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Interesting Facts
about Shetland Sheep

“The Wee Wonder!”


  • Shetland Sheep are a small, hardy breed originating in the Shetland Island in the northern part of Scotland.

  • Rams weigh 90-150 pounds. Ewes are smaller at 75-100 pounds.

  • Shetland Sheep on the islands enjoy a long cool winter with a short mild summer (temperatures are rarely above 77 degrees).

  • Island Shetlands graze on a flora which is dominated by Arctic-alpine plants, wild flowers, moss and lichens. There are grass meadows but trees are scarce. They thrive in most areas of the US.

  • Many Shetland ewes have twins, triplets and a few even have quads. They are easy lambers and make great mothers.

  • Shetland Sheep are great for young shepherds as they are easy to handle and many love attention. They are real “Tail Waggers!!” and love having their chins scratched.

  • Shetlands have 11 colors in black, brown and white with many different shades and have 30 different patterns and markings.

  • Shetlands eat only 1/3 to 1/2 as much hay as a commercial-sized wool/meat sheep. Shetland sheep provide healthy, grass-fed, mild tasting gourmet quality meat. These sheep can hold lamb-like quality until they are at least 3 years old.

  • Shetland Rams can be horned or polled (no horns). Ewes are generally hornless but can also have horns.

  • Henry VIII (1491 – 1547) insisted that his hosiery be made from fine Shetland wool.

  • Queen Victoria (1819 – 1901) wore and commissioned fine hosiery and shawls made from Shetlands wool.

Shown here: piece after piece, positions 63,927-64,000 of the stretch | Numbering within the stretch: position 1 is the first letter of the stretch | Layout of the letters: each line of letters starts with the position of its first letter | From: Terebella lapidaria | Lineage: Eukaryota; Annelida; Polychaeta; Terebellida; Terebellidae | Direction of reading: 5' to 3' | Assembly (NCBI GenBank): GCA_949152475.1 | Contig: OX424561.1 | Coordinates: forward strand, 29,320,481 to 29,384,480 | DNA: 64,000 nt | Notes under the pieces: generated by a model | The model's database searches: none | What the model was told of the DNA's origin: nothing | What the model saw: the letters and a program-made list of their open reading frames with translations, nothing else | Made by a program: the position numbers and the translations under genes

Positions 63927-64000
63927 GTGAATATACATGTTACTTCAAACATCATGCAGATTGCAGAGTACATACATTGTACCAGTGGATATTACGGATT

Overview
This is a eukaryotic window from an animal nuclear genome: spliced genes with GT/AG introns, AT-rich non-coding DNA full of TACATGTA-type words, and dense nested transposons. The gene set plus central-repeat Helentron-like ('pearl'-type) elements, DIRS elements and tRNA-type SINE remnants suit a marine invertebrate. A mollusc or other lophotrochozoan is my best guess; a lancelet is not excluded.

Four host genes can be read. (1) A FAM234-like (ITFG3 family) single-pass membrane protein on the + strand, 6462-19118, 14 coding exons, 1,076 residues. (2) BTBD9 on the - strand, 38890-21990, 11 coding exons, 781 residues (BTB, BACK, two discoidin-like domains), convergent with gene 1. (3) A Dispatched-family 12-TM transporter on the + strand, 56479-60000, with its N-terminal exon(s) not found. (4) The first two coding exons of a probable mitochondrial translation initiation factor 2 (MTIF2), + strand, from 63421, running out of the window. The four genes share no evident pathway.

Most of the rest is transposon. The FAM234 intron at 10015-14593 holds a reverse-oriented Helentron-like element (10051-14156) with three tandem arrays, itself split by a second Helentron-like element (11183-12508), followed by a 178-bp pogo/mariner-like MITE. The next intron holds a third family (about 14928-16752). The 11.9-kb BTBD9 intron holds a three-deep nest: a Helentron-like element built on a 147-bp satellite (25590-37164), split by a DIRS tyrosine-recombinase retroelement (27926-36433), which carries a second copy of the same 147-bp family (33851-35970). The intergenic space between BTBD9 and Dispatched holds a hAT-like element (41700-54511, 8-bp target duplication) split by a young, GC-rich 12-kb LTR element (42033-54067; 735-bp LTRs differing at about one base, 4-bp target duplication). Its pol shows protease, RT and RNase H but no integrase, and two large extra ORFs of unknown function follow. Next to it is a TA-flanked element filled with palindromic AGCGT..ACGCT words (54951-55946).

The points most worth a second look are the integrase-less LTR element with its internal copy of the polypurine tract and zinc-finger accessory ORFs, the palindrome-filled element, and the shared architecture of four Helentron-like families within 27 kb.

• Lightweight warm Shetland jumpers (sweaters) were worn to the top of Mt. Everest by Hillary and Tensing in 1953.

  • Fair Isle sweaters were originally made from Shetland wool yarn and the technique originated on one of the Shetland Islands named Fair Isle.

  • Fine Shetland yarn is used to make the famous Shetland Islands Wedding Ring Shawls. This lace shawl is so delicate that one can draw it through a wedding ring.

  • Fine Fleece Shetland yarn is routinely used to make very soft and warm sweaters, socks, scarves, gloves and mittens.

  • Fine Fleece Shetland fleeces generally have a staple length of 2-6” (but should not exceed 7"), are dense, with crimp/wave. These fleeces can have a smooth silky or cottony feel and produce excellent yarn with lots of “life.”

  • The Fine Fleece Shetland Sheep Association (FFSSA) supports the 1927 Standard breed standard and Appendix A, which is validated by historical documentation of this heritage breed.

  • FFSSA members utilize micron testing to insure the finest quality of wool products.

  • FFSSA maintains a fleece performance registry of qualified Shetland sheep.

  • In the U.S., NASSA maintains a Shetland Sheep Registry. The Shetland Sheep Society and the Shetland Flock Book Society are found in the United Kingdom.

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